As Smith noted, the project team's intermediary role was critical in coordinating these different groups. The team knew the participants involved from similar, previous projects. This shared experience enabled the team to interpret the A-Net in terms of these projects and transition smoothly from these to the A-Net. Also, the team's technical expertise enabled them to work harmoniously with Verizon and technology vendors. Smith said: 'a bunch of technology wizards can get together and do anything, but what makes this important was coordinating those people'. The project team was composed of staff who conducted well-rounded tasks with all participants. Smith's technological frame implied that he understood the frame of the Program Committee and applied it at the local community level. He assessed the subscriber groups' needs and came up with a plan to deliver needed services in the community. Smith's role and by extension that of his team, may be described as that of a 'system builder' (Hughes 1987) at the local level by the role of gate-keeping. As Hughes says, a system builder has the 'ability to construct or to force unity from diversity, centralization in the face of pluralism and coherence from chaos' (Hughes 1987: 52). In this role, Smith and his team provided a range of services to participants; communicating with participants, scheduling meetings, training staff and related Program activities and monitoring project progress. Smith approached other groups and convinced them to join the A-Net. He met different technology experts from hospitals, colleges, Boards of Co-operative Educational Services, Verizon and various technology vendors. These actions of Smith lend support to Bijker's (1995) assertion that the formation of technological frame and that of participants are linked processes. That is, formation of participants is actually an activity of shaping technological frame at the same time. Recall that Smith invited only education and health care groups to the technology demonstrations. Having been invited, such groups implicitly accepted Smith's technological frame and those subscribers' frames became enhanced during the trials.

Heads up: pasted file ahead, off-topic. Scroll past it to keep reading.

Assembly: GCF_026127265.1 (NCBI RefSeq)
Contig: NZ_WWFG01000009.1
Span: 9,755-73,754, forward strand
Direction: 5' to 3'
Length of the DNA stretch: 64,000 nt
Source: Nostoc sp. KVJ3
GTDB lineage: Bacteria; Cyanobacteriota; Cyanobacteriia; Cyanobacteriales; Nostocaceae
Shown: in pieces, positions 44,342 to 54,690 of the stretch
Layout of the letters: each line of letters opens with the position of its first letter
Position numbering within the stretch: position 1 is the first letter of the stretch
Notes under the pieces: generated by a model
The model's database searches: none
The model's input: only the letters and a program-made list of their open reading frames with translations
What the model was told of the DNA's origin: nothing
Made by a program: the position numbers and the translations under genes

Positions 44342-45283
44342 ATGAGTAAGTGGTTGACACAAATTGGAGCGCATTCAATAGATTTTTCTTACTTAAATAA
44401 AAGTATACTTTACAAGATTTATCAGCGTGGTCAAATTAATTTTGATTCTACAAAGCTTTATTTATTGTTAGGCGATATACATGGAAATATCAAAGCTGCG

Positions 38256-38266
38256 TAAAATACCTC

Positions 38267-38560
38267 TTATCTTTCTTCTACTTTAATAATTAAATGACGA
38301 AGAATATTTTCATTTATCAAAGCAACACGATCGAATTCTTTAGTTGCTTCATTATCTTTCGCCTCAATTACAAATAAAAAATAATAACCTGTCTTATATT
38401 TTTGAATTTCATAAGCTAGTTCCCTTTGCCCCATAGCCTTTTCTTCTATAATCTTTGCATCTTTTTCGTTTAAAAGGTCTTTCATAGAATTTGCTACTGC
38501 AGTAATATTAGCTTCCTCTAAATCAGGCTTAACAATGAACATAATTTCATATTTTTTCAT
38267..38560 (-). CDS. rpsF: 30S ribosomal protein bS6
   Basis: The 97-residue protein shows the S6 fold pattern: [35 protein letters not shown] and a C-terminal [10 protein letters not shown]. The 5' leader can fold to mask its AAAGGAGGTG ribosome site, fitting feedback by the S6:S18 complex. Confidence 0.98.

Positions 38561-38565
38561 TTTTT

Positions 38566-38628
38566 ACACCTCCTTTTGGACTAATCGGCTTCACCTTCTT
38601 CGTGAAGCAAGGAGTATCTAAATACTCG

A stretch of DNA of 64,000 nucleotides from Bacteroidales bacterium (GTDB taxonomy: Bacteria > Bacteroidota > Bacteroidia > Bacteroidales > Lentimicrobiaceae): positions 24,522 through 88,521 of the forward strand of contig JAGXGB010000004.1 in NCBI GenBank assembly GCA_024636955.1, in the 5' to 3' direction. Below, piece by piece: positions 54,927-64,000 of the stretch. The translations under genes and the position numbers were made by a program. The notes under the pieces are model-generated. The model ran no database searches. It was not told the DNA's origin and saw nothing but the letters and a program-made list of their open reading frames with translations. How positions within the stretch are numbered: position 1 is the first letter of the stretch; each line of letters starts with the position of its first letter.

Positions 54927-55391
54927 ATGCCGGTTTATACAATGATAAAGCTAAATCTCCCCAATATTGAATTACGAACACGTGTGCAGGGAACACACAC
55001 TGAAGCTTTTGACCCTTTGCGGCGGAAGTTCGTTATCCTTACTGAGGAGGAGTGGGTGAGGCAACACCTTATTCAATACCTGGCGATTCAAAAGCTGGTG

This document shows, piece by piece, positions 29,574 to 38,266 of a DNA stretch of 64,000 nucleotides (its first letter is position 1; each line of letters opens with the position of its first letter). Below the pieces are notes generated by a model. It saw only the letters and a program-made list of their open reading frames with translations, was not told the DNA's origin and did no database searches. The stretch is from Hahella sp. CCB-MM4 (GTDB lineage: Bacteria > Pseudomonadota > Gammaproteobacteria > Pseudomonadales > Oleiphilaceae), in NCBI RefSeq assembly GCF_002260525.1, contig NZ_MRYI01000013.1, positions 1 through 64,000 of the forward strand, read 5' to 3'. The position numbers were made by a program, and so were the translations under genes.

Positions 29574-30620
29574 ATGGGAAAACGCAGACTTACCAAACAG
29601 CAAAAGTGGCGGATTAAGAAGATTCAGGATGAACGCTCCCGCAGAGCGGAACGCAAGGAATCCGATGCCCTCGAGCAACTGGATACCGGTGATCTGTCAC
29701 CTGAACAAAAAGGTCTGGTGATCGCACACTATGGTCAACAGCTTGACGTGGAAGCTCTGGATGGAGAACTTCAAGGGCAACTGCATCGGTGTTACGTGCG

The findings show that the interpretations of the project team framed those of the subscriber groups and decisively shaped the development of the projects. In a departure from Bijker's (1995) account, the two projects involved no significant dramatic event. In Bijker's explanation of the development of the fluorescent light bulb, while two dominant groups (bulb manufacturers and utilities companies) tried to settle their conflicts, they agreed to call existing fluorescent lighting, high-level lighting. There was no technical change in the existing fluorescent lighting, but the two groups simply agreed between themselves and thus new fluorescent lighting emerged literally, a new design for lights, not from 'the drawing board or at the laboratory bench, but at the conference table' (Bijker 1995: 87). In the case of the A-Net, there was no such dramatic event. This absence of controversy can be attributed to well-defined network master plans. The network development plan was pre-determined by the project team: The project team wrote the network development scenarios and invited appropriate actors. The project team unilaterally drafted the proposal for the Program and circulated it to other subscriber groups. There was little participation or input in the development of the proposal from the prospective subscriber groups or any other groups. The participating groups followed the project team's leadership and implicitly approved their control and management over the network projects. Smooth interaction (without dramatic events or controversy) was possible because the subscriber groups generally lacked technical skills and supporting technical staff and, thus, were dependent on the project team for both. The project team had a ready-made and pre-conceived matrix to shape the A-Net. They cast appropriate participants into their own matrix. Within such a pre-determined master plan, it is not surprising that there was no controversy over the network designs.